Big Daddy Unlimited:
A Retail Success Story


A recent theme in articles and the Letters to the Editor columns here at Shooting Industry is the “kitchen table” dealer versus the “brick-and-mortar” — replete with stories of good people who started in the first category and moved to the second.

Let’s look at a success story that began in this same way, and grew with a different, innovative approach that combined the personal-defense market with Second Amendment advocacy and a “co-op” concept.

Tony and Sherrie McKnight weren’t “gun people” until a decade ago. They were into online marketing of weight-loss and skin-care products. Sherrie had a conservative radio talk show. She believed in the Second Amendment along with the rest of the Constitution and Bill of Rights, but didn’t own a firearm.

When shortly after his re-election, then-President Obama came out of the closet and called for an “assault weapons ban,” she told Tony it was time for them to get active on Second Amendment issues.

The McKnights jumped in with both feet, cruising the gun shows and buying 19 firearms for themselves.

Being into sales, it seemed logical to Tony he should get an FFL if only to save money on their own purchases. And things snowballed from there.

They told Shooting Industry laughingly, “Like so many other gun dealers, we began in our garage.”

Adding Brick-And-Mortar

The McKnights immersed themselves in learning about guns and in learning about the gun business. Tony reminisced, “Distributors gave us blowback about not having a storefront. So …”

The first Big Daddy gun shop was in leased space in a strip mall. Why the name?

“It sounded cool,” Tony explained with a smile. “Cool” became a business theme.

From the beginning, the shop focused on personal-defense firearms and related accessories. Tony happily recalled, “I told the distributors’ reps, ‘Keep your bolt guns, keep your double barrels. I want to sell cool guns!”

Sherrie chimed in with a big grin, “At first, he only wanted to sell guns you’d find on ‘Call of Duty.’”

The theme worked. Soon there were Big Daddy shops in Gainesville and Ocala, Fla.; Columbus and Valdosta, Ga.; and Columbia, S.C. They presently have some 75 employees on their payroll.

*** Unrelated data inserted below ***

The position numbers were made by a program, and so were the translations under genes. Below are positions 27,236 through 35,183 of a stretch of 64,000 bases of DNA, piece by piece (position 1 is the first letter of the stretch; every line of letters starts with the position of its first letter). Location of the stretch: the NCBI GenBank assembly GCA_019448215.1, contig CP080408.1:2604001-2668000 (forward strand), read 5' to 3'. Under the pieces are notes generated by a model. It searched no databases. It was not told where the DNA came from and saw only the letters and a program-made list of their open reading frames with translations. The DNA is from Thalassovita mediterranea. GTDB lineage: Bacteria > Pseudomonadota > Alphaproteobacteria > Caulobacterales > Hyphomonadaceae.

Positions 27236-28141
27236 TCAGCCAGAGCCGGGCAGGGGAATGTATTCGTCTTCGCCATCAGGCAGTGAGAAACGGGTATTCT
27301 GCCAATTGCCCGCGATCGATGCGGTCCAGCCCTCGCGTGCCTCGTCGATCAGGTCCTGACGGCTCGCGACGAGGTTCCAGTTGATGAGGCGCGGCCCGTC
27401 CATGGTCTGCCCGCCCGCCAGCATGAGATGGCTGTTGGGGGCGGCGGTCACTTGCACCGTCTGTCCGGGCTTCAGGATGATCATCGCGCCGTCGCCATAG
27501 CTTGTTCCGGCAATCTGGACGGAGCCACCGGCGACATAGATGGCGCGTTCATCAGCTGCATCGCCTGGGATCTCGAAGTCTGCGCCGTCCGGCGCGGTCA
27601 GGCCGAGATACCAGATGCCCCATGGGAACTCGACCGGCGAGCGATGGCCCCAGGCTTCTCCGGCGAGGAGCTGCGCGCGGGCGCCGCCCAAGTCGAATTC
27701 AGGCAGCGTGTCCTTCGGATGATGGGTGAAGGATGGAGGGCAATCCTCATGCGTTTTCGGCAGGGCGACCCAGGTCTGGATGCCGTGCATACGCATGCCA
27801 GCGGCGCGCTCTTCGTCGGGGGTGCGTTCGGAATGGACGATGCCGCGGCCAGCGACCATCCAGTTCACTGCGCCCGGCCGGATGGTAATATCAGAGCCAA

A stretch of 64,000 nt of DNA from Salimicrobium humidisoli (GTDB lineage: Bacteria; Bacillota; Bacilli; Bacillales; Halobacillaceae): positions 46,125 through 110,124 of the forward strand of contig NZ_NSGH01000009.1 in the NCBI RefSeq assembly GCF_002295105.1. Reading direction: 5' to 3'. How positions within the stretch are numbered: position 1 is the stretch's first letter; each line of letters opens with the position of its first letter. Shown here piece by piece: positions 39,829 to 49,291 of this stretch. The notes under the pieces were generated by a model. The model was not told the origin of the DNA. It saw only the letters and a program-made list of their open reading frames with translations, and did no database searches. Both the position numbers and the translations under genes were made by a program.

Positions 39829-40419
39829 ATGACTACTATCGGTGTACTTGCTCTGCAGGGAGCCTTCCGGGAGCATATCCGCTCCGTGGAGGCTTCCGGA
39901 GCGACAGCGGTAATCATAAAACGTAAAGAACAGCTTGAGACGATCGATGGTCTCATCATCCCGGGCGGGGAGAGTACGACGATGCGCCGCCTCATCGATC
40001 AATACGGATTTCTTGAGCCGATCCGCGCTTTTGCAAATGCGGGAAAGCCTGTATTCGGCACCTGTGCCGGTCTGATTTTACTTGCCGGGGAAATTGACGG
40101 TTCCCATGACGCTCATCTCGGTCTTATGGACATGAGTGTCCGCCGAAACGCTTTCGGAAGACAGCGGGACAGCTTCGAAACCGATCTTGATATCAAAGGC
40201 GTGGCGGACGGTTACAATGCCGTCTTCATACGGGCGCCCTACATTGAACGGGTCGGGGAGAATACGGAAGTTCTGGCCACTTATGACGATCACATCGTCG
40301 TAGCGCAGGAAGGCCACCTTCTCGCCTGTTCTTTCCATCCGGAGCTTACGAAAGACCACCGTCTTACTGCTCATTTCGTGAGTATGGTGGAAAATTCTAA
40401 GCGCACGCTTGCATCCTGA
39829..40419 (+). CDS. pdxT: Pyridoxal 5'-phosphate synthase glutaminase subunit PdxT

A hallmark of the operation was, from the beginning, customer interaction. The McKnights feel listening to their customers is of overriding importance to retail success. As Sherrie put it, “We were literally two turnips who just fell off the truck.”

“Remember, we were new to guns,” Tony reiterated. “We started out with just guns, no scopes or anything. When a customer would ask about an accessory, my answer was, ‘You teach me what this is for and how to use it, and I’ll order it for you.’ We learned from our customers, and still do.”

Tom and Sherrie McKnight have built their brand by
offering the "cool factor" to customers.

Accessories are a crucial component of Big Daddy’s business model.

Tony revealed, “Firearms are actually only about 20% of our business. Ammunition is another 30%. The rest is accessories.”

When the company recently morphed into Big Daddy’s Unlimited, it was (and remains) largely an online business.

Tony informed, “We offer about 57,000 unique items. A great deal of our business is in gun parts: barrels, carriers, etc.”

A unique component of the business is its co-op approach. Customers purchase a membership and — online or in person — receive deep discounts.

“I wanted the $9.95 membership fees to be our profit center and to pass on the savings to the customer,” Tony said. “Our motto is ‘Second Amendment Rights At Prices You Can Live With.’”

Commitment To Second Amendment

Big Daddy’s has established tremendous customer loyalty. One reason for this is a strong, unwavering and high-profile commitment to gun owners’ civil rights.

When they moved into their new Big Daddy international headquarters in Gainesville in 2013, the 30,000 sq. ft. complex included Freedom Hall, which can accommodate 250 people. Freedom Auditorium can seat 90, and a terrace can hold 150 attendees for parties and “meet and greets.”

The McKnights formed the American Gun Coalition to “educate, motivate and activate people into the Second Amendment Movement.” The organization distributes decals to businesses welcoming concealed carry, and sponsors political events at Freedom Hall and elsewhere, introducing legislators to firearms hands-on at a local gun club range.

In March earlier this year, they hosted an open house that included a visit from pro-gun Congresswoman Kat Cammack (R-FL 3rd District).

In one busy decade, the McKnights went zero-to-60 — from their garage to a sprawling retail firearms empire. The co-op concept, responsiveness to customer input and an aggressive commitment to gun owners’ civil rights appear to have been a most-successful formula.

You can learn more about this unique operation at